>Tom Stewart mentions disincentives to sharing knowledge, and how
>consequential a phenomenon that is.
>I suspect this phenomenon is rooted in our aversion to risk-taking,
>because sharing involves some modicum of risk. All the institutes,
>retreats, workshops, etc. whose goal is communicating are attempting to
>overcome this aversion, and perhaps supplant it with an openness of which
>we are also truly capable as humans.
>So is this a basal aversion (built into our bio-circuitry), or is it
>learned by hard knocks in society of the last umpteen centuries?
Barry, it is my opinion, having worked in several of these
situations, that the behavior has many roots, some of which
- Bias in our modern business systems toward competitive-
ness, yielding a "zero-sum" mentality. The antidote
seems to be to enlist participants in the quasi-spirit-
ual quest toward some larger sense of community within
- Rewards for personal performance. The antidote is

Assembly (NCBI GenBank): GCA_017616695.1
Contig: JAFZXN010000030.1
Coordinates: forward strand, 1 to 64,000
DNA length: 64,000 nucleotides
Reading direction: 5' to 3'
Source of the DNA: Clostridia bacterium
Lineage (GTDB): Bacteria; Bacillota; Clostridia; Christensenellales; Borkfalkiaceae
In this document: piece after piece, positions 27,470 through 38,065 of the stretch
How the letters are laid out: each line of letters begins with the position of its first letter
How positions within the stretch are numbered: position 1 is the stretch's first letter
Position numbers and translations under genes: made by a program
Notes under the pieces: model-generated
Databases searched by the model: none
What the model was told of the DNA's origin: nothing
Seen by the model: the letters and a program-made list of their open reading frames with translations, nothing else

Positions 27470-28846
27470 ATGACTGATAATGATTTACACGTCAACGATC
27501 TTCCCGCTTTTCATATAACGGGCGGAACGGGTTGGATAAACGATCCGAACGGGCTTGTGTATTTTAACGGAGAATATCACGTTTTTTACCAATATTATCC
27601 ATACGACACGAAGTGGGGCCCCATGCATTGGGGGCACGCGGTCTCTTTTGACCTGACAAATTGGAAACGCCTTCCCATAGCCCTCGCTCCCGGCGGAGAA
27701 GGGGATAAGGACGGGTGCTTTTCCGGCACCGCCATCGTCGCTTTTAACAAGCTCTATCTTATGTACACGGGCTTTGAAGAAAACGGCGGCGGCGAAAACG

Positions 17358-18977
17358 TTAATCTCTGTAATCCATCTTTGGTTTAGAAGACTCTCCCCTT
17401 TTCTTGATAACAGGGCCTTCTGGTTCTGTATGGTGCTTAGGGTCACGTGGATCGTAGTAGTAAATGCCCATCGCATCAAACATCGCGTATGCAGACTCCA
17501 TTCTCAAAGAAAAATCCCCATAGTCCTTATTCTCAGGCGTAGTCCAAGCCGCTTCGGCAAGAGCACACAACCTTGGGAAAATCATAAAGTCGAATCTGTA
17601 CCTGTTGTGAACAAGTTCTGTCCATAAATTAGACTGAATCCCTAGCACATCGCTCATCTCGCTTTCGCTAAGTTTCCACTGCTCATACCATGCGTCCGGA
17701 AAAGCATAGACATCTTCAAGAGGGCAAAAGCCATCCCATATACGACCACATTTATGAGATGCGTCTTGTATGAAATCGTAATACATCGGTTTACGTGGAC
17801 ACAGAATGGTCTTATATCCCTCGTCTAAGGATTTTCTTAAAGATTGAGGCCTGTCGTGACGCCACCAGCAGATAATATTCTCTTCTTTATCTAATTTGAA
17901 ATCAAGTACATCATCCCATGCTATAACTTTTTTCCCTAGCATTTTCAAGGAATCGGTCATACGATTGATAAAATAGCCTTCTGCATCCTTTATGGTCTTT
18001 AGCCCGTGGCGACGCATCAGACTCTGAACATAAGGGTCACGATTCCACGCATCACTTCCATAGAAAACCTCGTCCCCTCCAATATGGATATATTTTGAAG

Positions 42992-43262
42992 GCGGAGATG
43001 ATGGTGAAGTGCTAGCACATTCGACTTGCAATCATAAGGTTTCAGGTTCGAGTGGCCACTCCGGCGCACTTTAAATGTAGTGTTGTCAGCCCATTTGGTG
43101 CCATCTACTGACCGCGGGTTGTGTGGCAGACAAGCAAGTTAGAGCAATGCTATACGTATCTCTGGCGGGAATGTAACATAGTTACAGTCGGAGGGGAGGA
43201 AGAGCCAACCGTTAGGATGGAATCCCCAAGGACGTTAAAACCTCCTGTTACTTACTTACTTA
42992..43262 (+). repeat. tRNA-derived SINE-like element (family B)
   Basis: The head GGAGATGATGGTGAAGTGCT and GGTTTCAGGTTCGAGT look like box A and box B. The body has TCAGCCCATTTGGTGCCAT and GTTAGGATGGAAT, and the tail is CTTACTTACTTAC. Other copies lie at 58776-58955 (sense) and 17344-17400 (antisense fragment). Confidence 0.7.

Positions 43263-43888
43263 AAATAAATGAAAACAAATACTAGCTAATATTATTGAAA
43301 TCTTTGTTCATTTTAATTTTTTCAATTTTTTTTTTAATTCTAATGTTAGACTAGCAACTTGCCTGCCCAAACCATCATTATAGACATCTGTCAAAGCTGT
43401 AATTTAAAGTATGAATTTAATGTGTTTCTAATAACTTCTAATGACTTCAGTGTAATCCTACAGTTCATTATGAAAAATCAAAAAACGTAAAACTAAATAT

likely found in the revamping of compensation plans to
include some substantial fraction from *group* efforts.
- Habit: People have little experience with the concept,
and fear the unknown of how their openness will be used
to their own disadvantage (to which you allude, above).
The antidote seems to be education and a few convincing
- (Need I create more? These are just off the top of my
head while I'm in a hotel room, having just spent the
day on the issue with clients.)
-- Carol Anne Ogdin "If we fixed a hangnail the way our Deep Woods Technology, Inc. government fixed the economy, we'd CAOgdin @ DeepWoods.com slam a car door on it." --Cullen Hightower